The age of COVID-19 has brought rapid behavioural and technological changes to many parts of our lives. Large numbers of people on video calls and a great digital dependency have led tech commentators to believe that the pandemic has brought forward widespread adoption of new technologies by two years.
No industry is immune to this change. Highways projects are being delivered differently from 12 months ago; social distancing is paramount, schemes have been redesigned to accelerate works but also to think carefully about resources – both human and materials. Our sector is adopting new ways of working and is committed to supporting a sustainable economic recovery.
Yet there is still greater scope for local authorities and network operators to specify materials that deliver environmental savings, improved health and safety benefits for the workforce and require fewer people and less plant.
Warm mix asphalt is a case in point. There are many projects now benefiting from this technology but in some parts of the industry there may still be a lack of understanding about the benefits of this material compared to traditional hot rolled asphalt (HRA). Misconception, traditionalism and the need for technical departure from standards can stifle the opportunity to deliver improved environmental and social outcomes.
I believe we need a collective change of mindset and widespread behavioural change. There are a number of important reasons why.
Firstly, there are considerable carbon savings to be gained from using warm mix products. This is critical as many local authorities work to achieve net zero targets by 2030. Warm asphalt technology typically reduces the embodied carbon of asphalt compared to conventional hot mixes by 8–12%, depending on plant efficiency.
The principle behind the technology is that lower temperatures are used to manufacture these materials and therefore less energy is required. The actual energy savings will depend on the manufacturing process used at the specific production plant and the level of demand.
Secondly, warm mix asphalt has a number of health and safety benefits for the workforce. For example, for each 10°C reduction in temperature, there is a halving in the amount of fumes produced.
Hot asphalt is typically produced between 160°C to 190°C compared to warm mix asphalt, which is typically produced at 110°C to 140°C. As a result, this delivers a considerable reduction in the level of fume produced, creating significant environmental benefits for the workforce.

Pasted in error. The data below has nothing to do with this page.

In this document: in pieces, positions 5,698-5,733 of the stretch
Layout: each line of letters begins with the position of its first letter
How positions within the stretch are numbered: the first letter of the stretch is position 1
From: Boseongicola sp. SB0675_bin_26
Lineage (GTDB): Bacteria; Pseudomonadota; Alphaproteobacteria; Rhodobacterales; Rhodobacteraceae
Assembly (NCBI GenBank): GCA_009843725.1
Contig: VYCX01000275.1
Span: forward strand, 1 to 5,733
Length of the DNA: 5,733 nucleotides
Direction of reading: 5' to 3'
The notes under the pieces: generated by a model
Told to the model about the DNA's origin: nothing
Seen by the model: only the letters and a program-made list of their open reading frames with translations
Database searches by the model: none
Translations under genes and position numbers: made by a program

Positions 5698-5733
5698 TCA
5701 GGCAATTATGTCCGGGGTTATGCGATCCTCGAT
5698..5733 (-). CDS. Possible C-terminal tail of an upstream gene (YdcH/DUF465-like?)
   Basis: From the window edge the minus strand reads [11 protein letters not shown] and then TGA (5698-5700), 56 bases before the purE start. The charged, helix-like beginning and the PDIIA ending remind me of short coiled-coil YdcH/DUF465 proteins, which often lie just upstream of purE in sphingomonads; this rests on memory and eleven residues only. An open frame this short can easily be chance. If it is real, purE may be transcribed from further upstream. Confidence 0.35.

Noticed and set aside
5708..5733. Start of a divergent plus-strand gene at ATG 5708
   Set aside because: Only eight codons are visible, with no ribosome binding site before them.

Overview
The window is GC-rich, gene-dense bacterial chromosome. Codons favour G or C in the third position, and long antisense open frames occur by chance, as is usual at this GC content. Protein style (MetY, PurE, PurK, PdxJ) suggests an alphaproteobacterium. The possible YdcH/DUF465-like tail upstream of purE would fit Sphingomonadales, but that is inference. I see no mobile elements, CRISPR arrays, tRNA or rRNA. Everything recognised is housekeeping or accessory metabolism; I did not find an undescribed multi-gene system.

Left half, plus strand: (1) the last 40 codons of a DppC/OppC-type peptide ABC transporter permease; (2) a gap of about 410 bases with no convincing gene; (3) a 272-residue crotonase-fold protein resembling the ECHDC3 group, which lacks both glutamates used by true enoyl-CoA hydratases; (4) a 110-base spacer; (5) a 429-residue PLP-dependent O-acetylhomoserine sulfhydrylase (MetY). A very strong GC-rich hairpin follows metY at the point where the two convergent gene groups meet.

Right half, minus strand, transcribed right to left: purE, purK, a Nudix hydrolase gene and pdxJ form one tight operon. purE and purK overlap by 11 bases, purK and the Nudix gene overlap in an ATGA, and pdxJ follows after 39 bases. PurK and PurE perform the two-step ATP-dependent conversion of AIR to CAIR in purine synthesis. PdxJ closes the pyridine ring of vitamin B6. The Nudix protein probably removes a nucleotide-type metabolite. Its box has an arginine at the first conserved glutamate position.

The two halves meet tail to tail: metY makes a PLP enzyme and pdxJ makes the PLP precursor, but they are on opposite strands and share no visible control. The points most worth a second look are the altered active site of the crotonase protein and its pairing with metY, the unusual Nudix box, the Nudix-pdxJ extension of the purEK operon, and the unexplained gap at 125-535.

Warm mix has also proven to be significantly safer to work with in inclement conditions. Traditionally, when teams have laid hot asphalt in cold or wet weather, the amount of steam that is produced can impair visibility. By creating less steam, warm mix helps to create a safer site when weather conditions are less than favourable.
In addition, in the age of COVID-19, there is also the option to reduce the use of hot HRA and Portland cement concretes (PCCs) by using a suitable warm mix alternative, which eliminates the need for the additional personnel and the chipping machine on site, thereby reducing social distancing challenges.
Lastly, and critically, as warm mix cools quicker and can therefore be reopened to traffic earlier, it helps to reduce public disruption as works can be completed within a shorter time period. This then provides the option of avoiding work during peak traffic periods, or using this advantage to reduce the overall programme durations as more material can be laid each day.
Health and safety, carbon and productivity are all high on our collective agendas – they are helping to drive sustainable and safe projects in the age of COVID-19. However, there is an opportunity to go further and deliver improved outcomes in each of these areas with a greater adoption of high performing materials like warm mix. Our industry needs to build on the wider changes it is implementing and embrace new but proven materials technology.
Brian Kent is technical director at Tarmac